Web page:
Big George Foreman Brought “Real Change” to the Sport of Boxing!
Big George Foreman Brought “Real Change” to the Sport of Boxing!
By Ken Hissner, Doghouse Boxing (June 20, 2012) Doghouse Boxing
George Foreman

In a country that has grown more and more divided over the past several years with the promise of “change” the people in the White House could take a lesson of the “real change” that Big George Foreman went through on March 17, 1977. “A hero is someone right who doesn’t change,” said Foreman. On that day Foreman learned right from wrong from the almighty!

I once wrote for a website called “Fighters of Faith” and would get the questions “how could a fighter be a Christian and a fighter?” I would tell them “ever hear of David and Goliath?” They say God works in mysterious ways and the conversion in the attitude of Foreman was nothing short of miraculous!

Growing up in the streets of the Fifth Ward in Houston, TX, young George Foreman was one mean person who practiced his throwing by putting rocks through windows of abandoned factories for one thing. He joined the Job Corp hoping to use those hands for some good not bad. “I grew up in the Fifth Ward. The bloody fifth they called it. Every week-end someone got killed,” said Foreman.

Foreman even idolized Hall of Fame NFL star Jim Brown. Talk about a role model and someone with a chip on their shoulder. “When I was a kid growing up in Houston we were so poor we couldn’t afford the last 2 letters, so we called ourselves po’,” said Foreman.

On January 26, 1967, several weeks past his 18th birthday he won his first amateur bout by knockout in the Parks Diamond Belt Tournament. His first trainer was Nick “Doc” Broadus. His final record was 22-4. He won the 1968 Gold Medal in the Mexico City Olympics that September. When you think about it he went from a raw amateur to a world amateur champion in 20 months.

Foreman previously won the National AAU title in Toledo, OH, in March of 1968. In July he sparred 5 rounds with the then Heavyweight champion Sonny Liston on two different occasions. In September he defeated Otis Evans for the second time to make the US team. At the Olympics he defeat Lucjan Trela (Poland) 4-1, Ion Alexe (Romania) TKO 3, Girgio Bambini (Italy) KO2 and Ionas Chepulis (Soviet Union) TKO2 for the Gold medal. When he walked around the ring waving two small American flags while several other athletes were pushing “black power”, Foreman became an instant hero for the truly American people.

On the 1968 USA team 7 won medals with Foreman and Ronnie Harris the only Gold winners. I’ve done stories on 2, Armando Muniz and Sammy Goss. Art Redden and James Wallington are deceased. Of the 10 members there were 6 with the Armed Forces. Something you rarely see today.

Foreman turned professional stopping Brooklyn’s Don Waldheim, 5-4-2, in 3 rounds at Madison Square Garden in June of 1969 on the undercard of “Smokin” Joe Frazier and Jerry Quarry NYSAC title bout. Who knew 18 months later Foreman would meet Frazier in Jamaica for the WBC/WBA titles?

Defeating Chuck Wepner, 18-4-2, in his fourth fight was quite an accomplishment. Wepner had his 9 fight win streak stopped in his last fight by Joe Roman, a future title challenger of Foreman’s in 1973. In his eighth fight he went the distance of 8 rounds with Peru’s Roberto Davila in the main event in Madison Square Garden. Davila would be only 1 of 3 boxers in Foreman’s first 40 unbeaten fights not to be stopped by Foreman. In December in his twelfth fight Levi forte, 19-21-2, was down in the second round but somehow managed to go the distance of 10 rounds.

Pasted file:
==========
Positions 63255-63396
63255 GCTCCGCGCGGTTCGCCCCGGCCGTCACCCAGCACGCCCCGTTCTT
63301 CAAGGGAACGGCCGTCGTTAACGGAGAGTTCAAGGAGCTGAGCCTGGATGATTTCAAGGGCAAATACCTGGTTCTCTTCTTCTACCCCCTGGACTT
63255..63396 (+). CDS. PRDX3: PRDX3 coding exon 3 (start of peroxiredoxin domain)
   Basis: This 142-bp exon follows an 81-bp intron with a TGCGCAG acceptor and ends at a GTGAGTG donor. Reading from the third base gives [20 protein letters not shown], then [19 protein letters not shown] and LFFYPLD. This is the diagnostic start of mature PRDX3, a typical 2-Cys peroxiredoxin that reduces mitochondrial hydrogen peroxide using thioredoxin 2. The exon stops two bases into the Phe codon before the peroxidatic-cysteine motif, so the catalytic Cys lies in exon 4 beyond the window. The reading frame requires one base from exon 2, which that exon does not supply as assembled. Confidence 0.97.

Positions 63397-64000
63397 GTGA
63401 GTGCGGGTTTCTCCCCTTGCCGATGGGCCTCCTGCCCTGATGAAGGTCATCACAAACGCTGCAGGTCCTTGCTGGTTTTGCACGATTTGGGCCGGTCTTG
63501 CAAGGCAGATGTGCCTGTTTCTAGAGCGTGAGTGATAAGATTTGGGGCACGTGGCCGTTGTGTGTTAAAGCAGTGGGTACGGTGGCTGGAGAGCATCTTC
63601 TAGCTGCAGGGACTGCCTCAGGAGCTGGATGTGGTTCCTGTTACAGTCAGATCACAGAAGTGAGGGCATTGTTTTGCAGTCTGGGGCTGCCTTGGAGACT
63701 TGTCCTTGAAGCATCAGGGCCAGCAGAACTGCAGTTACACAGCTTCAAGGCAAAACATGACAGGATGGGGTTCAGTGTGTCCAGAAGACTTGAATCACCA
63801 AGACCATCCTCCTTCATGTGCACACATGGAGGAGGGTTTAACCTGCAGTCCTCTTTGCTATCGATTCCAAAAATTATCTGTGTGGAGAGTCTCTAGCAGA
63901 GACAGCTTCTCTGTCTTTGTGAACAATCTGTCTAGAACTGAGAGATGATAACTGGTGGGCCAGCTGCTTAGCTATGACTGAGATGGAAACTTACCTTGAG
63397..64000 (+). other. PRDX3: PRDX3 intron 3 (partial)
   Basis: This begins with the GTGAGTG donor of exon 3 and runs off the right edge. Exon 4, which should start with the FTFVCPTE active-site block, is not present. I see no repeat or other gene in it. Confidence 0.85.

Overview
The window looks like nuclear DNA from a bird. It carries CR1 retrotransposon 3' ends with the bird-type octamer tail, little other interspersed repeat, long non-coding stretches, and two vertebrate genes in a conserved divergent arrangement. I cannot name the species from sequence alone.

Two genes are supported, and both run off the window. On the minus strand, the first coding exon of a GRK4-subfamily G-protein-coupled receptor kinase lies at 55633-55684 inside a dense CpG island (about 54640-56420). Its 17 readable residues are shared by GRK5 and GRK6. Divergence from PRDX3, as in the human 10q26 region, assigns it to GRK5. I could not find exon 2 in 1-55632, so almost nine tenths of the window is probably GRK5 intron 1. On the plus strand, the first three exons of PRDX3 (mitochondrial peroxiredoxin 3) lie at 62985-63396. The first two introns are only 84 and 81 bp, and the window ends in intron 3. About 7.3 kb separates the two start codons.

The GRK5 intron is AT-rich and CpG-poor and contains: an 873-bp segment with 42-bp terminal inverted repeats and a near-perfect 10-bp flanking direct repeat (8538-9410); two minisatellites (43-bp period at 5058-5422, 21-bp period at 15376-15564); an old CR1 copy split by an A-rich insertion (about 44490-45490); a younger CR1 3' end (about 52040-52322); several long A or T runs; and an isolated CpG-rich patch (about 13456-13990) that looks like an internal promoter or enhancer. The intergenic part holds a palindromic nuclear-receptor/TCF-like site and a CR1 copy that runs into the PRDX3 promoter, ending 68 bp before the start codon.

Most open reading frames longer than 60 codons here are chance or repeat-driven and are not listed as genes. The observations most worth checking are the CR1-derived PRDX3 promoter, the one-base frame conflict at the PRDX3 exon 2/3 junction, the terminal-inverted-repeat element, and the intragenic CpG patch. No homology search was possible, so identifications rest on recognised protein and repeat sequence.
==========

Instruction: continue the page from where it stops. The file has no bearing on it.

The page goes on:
Foreman’s seventeenth fight was his first real test in meeting Argentina’s Gregorio Peralta, 77-5-8, at the Garden in February of 1970 under the Frazier-Jimmy Ellis card. The voting was scattered but Peralta gave Foreman a good fight losing 9-1, 7-3 and 5-4. Foreman would go on to score 24 straight knockouts after this fight including a tenth round stoppage of Peralta some 14 months later.

Included in Foreman’s knockout streak was George Chuvalo, 59-15-2, whom he stopped in 3 rounds. Boone Kirkman was 22-1 and on an 11 fight streak when he was stopped in 2 rounds. In his thirty-sixth fight he stopped the Argentine champion Miguel Angel Paez, 48-15-3, for something called the Pan American title. He was just 1 win away from fighting Frazier for the title.

On January 22, 1973 Foreman would travel to Kingston, Jamaica, to challenge Frazier for the WBC/WBA world titles. There were 23,000 in attendance with Howard Cosell announcing at ringside. People can still hear him saying “Frazier is down. Frazier is down!” Frazier hit the canvas 3 times in the first round and 3 times in the second round before referee Arthur Mercante finally stopped it at 2:26 of the round after a Foreman right uppercut actually lifted Frazier off the canvas and down. “I was scared to death of Joe Frazier before that fight,” said Foreman.

It would be 22 years before Foreman could successfully defend his title in the US. His first defense was in Tokyo, Japan, against Joe Roman, 43-7-1, of Puerto Rico. He had won 22 of his 23 previous fights but was no match for Foreman. All Roman could do is try to avoid Foreman’s punches by ducking under them when Foreman after a flurry of hits and misses finally hit him with a left hook and followed up accidently. Roman’s trainer jumped up on the apron of the ring begging for a disqualification knowing Roman had no other chance. Referee Jay Edson allowed it.

Foreman rushed over and dropped Roman with a right uppercut. When he got up he was a bent over target taking punches when another right uppercut put him down and out. Edson could have counted to 100. Foreman was still the heavyweight champion of the WBC/WBA. This was 8 months after stopping Frazier.

Next would be Ken Norton, 30-2, in Caracas, VZ, in March of 1974. Norton had a dispute with his legendary trainer Eddie Futch and would be without Futch in the corner. Norton came out moving like he was Ali but when your known to drag one foot behind the other he would never be able to stay away from Foreman this way. As muscular as Norton was he fought like he feared Foreman.